Back and neck pain in triathletes

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  • Boulder Neurosurgical Associates; and Department of Psychology and The Center for Neuroscience, University of Colorado, Boulder, Colorado
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Object

As the sport of triathlon has continued to grow, increasing numbers of triathletes have presented in the neurosurgery clinics with various spinal disorders. This epidemiological study was undertaken to establish the lifetime incidence of neck and back pain, to gauge the prevalence of discogenic pain, and to identify risk factors among triathletes in the Boulder, Colorado, area.

Methods

A live online questionnaire was developed that was used to collect information about physical characteristics, training habits, athletic status, number of races completed, and back pain among triathletes. The incidence of cervical and/or lumbar discogenic back pain was defined according to the duration of symptoms for the most recent pain episode.

The lifetime incidence of low-back pain was 67.8%, with 23.7% of cases possibly being discogenic in origin. The number of triathlons in which the respondents had participated and the presence of previous sports-related injuries were predictive of low-back pain (p = 0.02 and p < 0.00001, respectively). The lifetime incidence of neck pain was 48.3%, with 21.4% of cases being consistent with intervertebral disc involvement. The number of previous sports-related injuries was predictive of neck pain (p < 0.00001), and a strong tendency toward neck pain was observed for athletes with more total years of participation in sports (p = 0.06).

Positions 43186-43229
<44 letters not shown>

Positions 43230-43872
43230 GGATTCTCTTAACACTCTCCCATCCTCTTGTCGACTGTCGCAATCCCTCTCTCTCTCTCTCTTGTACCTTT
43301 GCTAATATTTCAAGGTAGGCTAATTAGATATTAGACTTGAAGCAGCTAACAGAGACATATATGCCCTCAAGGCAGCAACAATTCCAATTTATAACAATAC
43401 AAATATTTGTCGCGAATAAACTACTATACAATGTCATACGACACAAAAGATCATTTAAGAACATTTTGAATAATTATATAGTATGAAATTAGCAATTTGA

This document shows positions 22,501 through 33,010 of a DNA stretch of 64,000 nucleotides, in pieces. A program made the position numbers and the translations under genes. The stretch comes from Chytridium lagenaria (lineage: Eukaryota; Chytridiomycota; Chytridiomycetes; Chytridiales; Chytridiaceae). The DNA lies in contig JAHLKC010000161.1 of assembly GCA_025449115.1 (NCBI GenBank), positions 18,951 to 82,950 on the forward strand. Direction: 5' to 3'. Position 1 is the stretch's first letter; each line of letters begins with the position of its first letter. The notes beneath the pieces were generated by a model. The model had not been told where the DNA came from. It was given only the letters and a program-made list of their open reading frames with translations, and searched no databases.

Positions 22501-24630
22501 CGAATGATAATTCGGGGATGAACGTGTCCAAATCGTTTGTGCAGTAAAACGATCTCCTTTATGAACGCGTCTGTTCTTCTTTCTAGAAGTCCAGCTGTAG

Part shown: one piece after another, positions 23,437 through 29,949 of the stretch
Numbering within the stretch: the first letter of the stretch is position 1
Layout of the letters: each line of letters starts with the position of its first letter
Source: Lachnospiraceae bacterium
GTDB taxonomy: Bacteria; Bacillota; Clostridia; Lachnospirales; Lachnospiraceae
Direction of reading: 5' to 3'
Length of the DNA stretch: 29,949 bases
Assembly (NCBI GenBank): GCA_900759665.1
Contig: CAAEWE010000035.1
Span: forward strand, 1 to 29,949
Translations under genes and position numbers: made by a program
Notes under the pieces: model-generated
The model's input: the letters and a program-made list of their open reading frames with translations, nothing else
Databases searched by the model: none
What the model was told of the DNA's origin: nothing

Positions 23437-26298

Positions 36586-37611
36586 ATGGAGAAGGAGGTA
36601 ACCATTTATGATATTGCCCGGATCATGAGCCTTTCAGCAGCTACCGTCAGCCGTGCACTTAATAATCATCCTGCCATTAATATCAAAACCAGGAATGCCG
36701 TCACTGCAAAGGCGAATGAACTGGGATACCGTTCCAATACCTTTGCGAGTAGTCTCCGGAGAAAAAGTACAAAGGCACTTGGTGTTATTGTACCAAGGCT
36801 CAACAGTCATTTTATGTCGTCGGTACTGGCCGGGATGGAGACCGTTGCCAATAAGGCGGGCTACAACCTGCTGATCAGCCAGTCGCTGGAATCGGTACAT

Conclusions

The two main risk factors for long-term spinal problems include sports-related injuries and overuse. The study results definitely support the influence of both mechanisms for low-back pain. Neck pain was associated with an injury event, and a strong (although not statistically significant) tendency toward neck pain was observed in respondents with overuse injuries.

Abbreviations used in this paper:BMI = body mass index; VAS = Visual Analog Scale.

Object

As the sport of triathlon has continued to grow, increasing numbers of triathletes have presented in the neurosurgery clinics with various spinal disorders. This epidemiological study was undertaken to establish the lifetime incidence of neck and back pain, to gauge the prevalence of discogenic pain, and to identify risk factors among triathletes in the Boulder, Colorado, area.

Methods

A live online questionnaire was developed that was used to collect information about physical characteristics, training habits, athletic status, number of races completed, and back pain among triathletes. The incidence of cervical and/or lumbar discogenic back pain was defined according to the duration of symptoms for the most recent pain episode.

The lifetime incidence of low-back pain was 67.8%, with 23.7% of cases possibly being discogenic in origin. The number of triathlons in which the respondents had participated and the presence of previous sports-related injuries were predictive of low-back pain (p = 0.02 and p < 0.00001, respectively). The lifetime incidence of neck pain was 48.3%, with 21.4% of cases being consistent with intervertebral disc involvement. The number of previous sports-related injuries was predictive of neck pain (p < 0.00001), and a strong tendency toward neck pain was observed for athletes with more total years of participation in sports (p = 0.06).

Conclusions

The two main risk factors for long-term spinal problems include sports-related injuries and overuse. The study results definitely support the influence of both mechanisms for low-back pain. Neck pain was associated with an injury event, and a strong (although not statistically significant) tendency toward neck pain was observed in respondents with overuse injuries.

Abbreviations used in this paper:BMI = body mass index; VAS = Visual Analog Scale.

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Contributor Notes

Address reprint requests to: Alan T. Villavicencio, M.D., Boulder Neurosurgical Associates, 1155 Alpine Avenue, Suite 320, Boulder, Colorado 80304. email: atv@bnasurg.com.

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